Whether processing the events in repeated bursts is acceptable or not depends on what your software is doing. A stand alone model doesn't matter, but a model that is interacting with hardware or another program with strict timing requirements between events would have problems.
    Last edited by passel; Oct 17th, 2017 at 02:36 PM.

  5. #5
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    Re: Timed events handler (frame rate control for games etc.)

    One note... Timing is not deterministic - as there is no realtime kernel included in Windows Desktop OS's.

  6. #6
    VB-aholic & Lovin' It LaVolpe's Avatar
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    Re: Timed events handler (frame rate control for games etc.)

    The reason for that specific error is an IDE thing when using: Not someArray()
    This line is the reason: blnNoArrayInit = (Not Tick) = -1. The workaround is to call Debug.Assert App.hInstance or some other non-zero value which Merri was doing. Kind of surprised it failed with that error.

    Here's a thread where Merri talks about that error and avoiding it when testing for uninitialized arrays.
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    Re: Timed events handler (frame rate control for games etc.)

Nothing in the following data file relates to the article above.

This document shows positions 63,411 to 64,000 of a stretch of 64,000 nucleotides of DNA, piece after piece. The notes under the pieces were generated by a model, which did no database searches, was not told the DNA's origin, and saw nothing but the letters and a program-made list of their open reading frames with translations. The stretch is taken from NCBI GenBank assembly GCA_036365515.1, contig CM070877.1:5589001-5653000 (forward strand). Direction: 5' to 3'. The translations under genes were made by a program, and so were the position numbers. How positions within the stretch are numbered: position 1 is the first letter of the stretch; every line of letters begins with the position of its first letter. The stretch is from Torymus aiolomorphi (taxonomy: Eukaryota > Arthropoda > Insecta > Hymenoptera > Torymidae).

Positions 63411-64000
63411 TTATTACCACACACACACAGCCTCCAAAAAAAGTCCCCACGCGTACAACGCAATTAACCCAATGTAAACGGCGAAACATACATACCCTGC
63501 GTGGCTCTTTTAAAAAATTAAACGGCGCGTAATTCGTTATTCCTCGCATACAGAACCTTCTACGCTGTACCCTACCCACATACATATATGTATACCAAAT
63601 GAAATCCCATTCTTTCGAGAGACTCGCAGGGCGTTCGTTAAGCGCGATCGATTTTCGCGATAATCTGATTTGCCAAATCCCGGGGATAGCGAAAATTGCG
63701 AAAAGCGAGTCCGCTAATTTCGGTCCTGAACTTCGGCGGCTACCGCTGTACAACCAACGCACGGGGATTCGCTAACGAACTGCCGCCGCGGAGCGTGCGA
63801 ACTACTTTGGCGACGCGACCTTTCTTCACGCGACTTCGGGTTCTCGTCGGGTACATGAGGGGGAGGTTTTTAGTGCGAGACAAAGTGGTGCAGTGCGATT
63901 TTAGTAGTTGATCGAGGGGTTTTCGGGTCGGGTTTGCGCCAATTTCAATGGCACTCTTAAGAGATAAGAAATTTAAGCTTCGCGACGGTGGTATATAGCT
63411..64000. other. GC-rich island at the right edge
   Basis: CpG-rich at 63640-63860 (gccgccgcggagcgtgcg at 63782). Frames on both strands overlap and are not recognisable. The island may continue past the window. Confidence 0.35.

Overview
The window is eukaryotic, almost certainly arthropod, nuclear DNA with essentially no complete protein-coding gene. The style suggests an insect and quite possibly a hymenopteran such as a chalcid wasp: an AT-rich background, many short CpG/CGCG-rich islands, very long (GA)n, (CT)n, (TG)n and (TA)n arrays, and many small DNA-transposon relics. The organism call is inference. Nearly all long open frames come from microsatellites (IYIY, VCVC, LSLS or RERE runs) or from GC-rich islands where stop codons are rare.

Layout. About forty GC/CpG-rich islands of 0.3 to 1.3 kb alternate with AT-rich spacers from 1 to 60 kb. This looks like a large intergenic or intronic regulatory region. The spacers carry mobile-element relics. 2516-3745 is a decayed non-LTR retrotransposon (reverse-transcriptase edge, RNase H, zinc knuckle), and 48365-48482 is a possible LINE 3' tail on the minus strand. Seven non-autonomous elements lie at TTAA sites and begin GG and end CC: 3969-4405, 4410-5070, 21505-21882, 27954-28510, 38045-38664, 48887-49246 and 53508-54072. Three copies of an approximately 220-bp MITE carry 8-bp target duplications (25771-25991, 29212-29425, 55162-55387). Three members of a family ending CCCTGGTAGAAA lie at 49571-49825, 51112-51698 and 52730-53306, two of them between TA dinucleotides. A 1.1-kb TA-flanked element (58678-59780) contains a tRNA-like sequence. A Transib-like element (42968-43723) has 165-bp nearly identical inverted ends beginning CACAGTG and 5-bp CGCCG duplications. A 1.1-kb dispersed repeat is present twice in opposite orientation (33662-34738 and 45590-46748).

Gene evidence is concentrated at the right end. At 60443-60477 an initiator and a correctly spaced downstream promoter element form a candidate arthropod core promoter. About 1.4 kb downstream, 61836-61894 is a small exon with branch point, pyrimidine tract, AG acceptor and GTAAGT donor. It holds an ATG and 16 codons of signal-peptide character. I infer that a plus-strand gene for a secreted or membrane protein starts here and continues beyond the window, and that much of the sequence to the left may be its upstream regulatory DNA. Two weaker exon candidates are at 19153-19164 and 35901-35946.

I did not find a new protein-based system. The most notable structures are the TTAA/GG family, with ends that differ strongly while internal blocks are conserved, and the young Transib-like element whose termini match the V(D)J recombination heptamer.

If anyone's looking for a stable way to test if an array is initialized, you can use a typelib alias to GetMem4.

    the MIDL looks like this, and it works with all arrays (UDT and String) without unicode conversion, assuming you're using midl and not mktyplib.
    Code:
    	    [entry("GetMem4"),helpstring("Returns a pointer to an Array's SAFEARRAY structure. Use RefAry() to get a pointer to an Array variable.")]
    									HRESULT AryPtr(	[in] SAFEARRAY(void)* Ptr,	[out,retval]	PTR*	Address);
    	    [entry("GetMem4"),propget,helpstring("Get/Set an Array's SAFEARRAY reference pointer. R/W version of AryPtr()")]
    									HRESULT AryRef(	[in] SAFEARRAY(void)* Ref,	[out,retval]	PTR*	Address);
    	    [entry("PutMem4"),propput] 	HRESULT AryRef(	[in] SAFEARRAY(void)* Ref,	[in] 			PTR		Address);
    It's stable, unlike debug.assert workaround, which will not prevent your app from throwing an intermittent error 16 (even when compiled).